When you think about the settlers of the American prairies, you probably picture cowboys, outlaws, or the super-adorable Wilder family from Little House on the Prairie (how great is Pa?). And that view of settler life is all very well and good… but the problem is that it's all very well and good.
But what happens when you get a Norwegian immigrant to write about the same topic? Cold, hard, reality: that's what. Yup, you get a story about the abysmal loneliness of the human condition and the utter indifference of the natural world to all humanity. Sound Scandinavian enough for you?
Although Giants in the Earth is considered a classic piece of American literature, Ole Edvard Rölvaag originally wrote his novel in Norwegian (1924-25) before releasing the English translation in 1929. Throughout this book, you see endless evidence of how the early Scandinavian settlers of America tended to imagine the country in traditional Scandinavian terms. Just watch for all references to trolls, giants, imps, and other creatures from Norse mythology and you'll see what we're talking about.
As we mentioned before, many people think of the settling of America as a glorious and manly pursuit. But these people often neglect to think about just how awful life was for many of the early settlers, especially the women and children who trailed after the men who wanted to tame the land. Throughout this book, as you follow Per Hansa and his long-suffering (and we mean suffering , the kind that would put fellow Norwegian Karl Ove Knausgaard to shame) wife Beret through seven years of sod-busting, you get a good sense of just how vast and empty the prairies would have looked to people who were used to living in cozy, traditional European villages.
By the end of the book, it almost seems as though the vast prairies suck up all the meaningfulness of human life and leave people with no desire to live. Yeah, it's pretty depressing. No wonder this novel was turned into an award-winning opera—there is a ton to sing mournfully about in this bad boy.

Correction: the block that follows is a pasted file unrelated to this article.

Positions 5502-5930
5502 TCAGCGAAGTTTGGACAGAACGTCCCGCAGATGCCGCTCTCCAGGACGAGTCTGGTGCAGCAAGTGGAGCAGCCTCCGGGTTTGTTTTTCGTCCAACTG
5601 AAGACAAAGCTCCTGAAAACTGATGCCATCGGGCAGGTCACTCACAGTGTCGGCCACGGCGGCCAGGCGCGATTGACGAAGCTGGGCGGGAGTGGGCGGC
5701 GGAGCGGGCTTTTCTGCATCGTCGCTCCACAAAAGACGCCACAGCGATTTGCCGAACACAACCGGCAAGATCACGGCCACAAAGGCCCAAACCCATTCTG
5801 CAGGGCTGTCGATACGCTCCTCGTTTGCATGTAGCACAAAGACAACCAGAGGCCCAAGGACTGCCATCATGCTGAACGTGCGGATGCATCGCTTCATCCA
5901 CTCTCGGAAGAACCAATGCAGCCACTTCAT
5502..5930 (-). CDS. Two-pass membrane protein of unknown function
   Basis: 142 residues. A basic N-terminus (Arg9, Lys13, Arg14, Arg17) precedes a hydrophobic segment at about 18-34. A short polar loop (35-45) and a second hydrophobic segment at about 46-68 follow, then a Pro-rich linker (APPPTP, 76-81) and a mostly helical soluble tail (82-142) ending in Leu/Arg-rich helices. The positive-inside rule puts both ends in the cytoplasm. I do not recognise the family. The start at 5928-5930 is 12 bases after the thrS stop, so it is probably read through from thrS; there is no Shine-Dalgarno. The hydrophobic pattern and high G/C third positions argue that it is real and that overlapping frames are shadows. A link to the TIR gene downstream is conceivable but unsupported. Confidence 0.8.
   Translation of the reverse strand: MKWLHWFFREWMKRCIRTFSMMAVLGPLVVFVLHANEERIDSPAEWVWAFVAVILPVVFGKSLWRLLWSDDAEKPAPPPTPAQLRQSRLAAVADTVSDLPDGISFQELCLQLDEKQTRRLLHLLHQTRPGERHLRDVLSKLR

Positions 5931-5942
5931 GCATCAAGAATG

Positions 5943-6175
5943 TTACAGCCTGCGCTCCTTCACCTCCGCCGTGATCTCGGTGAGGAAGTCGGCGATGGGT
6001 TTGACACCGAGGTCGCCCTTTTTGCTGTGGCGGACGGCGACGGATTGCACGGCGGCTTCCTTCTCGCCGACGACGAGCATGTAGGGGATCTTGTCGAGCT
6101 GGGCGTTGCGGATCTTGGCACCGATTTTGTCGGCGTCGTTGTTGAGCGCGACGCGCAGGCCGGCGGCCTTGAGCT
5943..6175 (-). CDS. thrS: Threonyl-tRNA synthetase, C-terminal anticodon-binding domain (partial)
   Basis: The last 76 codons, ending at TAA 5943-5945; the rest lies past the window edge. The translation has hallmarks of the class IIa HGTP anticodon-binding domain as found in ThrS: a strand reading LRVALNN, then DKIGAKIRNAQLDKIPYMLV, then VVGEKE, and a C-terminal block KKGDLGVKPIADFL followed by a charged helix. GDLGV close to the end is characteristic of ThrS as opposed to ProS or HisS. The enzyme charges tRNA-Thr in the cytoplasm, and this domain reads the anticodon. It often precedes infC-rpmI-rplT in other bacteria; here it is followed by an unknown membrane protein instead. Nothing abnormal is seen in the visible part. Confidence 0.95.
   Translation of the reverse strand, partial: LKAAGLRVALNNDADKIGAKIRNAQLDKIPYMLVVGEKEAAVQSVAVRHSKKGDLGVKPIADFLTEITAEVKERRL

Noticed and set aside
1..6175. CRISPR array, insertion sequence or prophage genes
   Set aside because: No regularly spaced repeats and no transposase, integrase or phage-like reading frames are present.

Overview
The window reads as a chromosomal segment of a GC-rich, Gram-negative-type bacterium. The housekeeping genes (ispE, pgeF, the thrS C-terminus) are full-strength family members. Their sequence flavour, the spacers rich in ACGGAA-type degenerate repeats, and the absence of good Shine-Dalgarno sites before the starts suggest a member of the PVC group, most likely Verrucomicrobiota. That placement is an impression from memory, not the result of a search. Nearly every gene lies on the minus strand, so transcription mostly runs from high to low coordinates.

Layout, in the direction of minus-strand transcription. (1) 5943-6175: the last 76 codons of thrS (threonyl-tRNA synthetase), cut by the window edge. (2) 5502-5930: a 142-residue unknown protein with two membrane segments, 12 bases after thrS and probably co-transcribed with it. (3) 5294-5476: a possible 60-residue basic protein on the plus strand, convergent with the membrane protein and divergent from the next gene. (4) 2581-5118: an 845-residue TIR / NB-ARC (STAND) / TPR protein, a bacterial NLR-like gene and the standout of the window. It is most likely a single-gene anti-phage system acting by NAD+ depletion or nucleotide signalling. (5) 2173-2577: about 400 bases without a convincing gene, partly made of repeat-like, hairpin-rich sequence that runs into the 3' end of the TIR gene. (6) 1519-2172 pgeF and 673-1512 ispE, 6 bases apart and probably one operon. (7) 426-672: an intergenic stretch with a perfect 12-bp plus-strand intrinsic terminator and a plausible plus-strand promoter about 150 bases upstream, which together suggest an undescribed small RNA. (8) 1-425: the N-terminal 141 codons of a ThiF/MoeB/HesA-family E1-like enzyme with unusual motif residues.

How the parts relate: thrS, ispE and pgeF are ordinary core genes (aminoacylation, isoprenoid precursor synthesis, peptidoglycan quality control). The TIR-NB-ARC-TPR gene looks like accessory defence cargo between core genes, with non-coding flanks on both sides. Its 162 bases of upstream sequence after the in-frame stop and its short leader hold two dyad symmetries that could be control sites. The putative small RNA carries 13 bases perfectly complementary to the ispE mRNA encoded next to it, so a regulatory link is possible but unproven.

But at the same time, O.E. Rölvaag managed to capture and preserve a whole world of early American experience… and undermine a few legends about happy-go-lucky cowboys pioneers whistling as they worked. Any understanding of America today would be incomplete without it.
Giants in the Earth is like a glass of ice water dashed in your face. It's like a fire alarm going off right above your head. It's a triple espresso shot depth charge in a pot of coffee. What we're saying is that this novel is a supreme wake-up call.
You might be thinking, "Wait. I've flipped through this book. It's full of weird Norwegian names and ellipses. It's really depressing. It actually makes me want to crawl under the covers and nap the day away." And that's our point, Shmoopeople. It's a wake-up call from the dream of happy-go-lucky, whistle-while-you-work pioneer families.
The fact that the American West was a really, really hard place to live is now accepted as fact. We have countless movies and TV shows that show us just how stark, violent, and full of loneliness the dream of Westward Expansion was.
But Giants in the Earth was one of the first books out there to buck the stereotype of chipper pioneers having the time of their lives out on the frontier. This novel was on the frontier of exposing how depressing the frontier could be.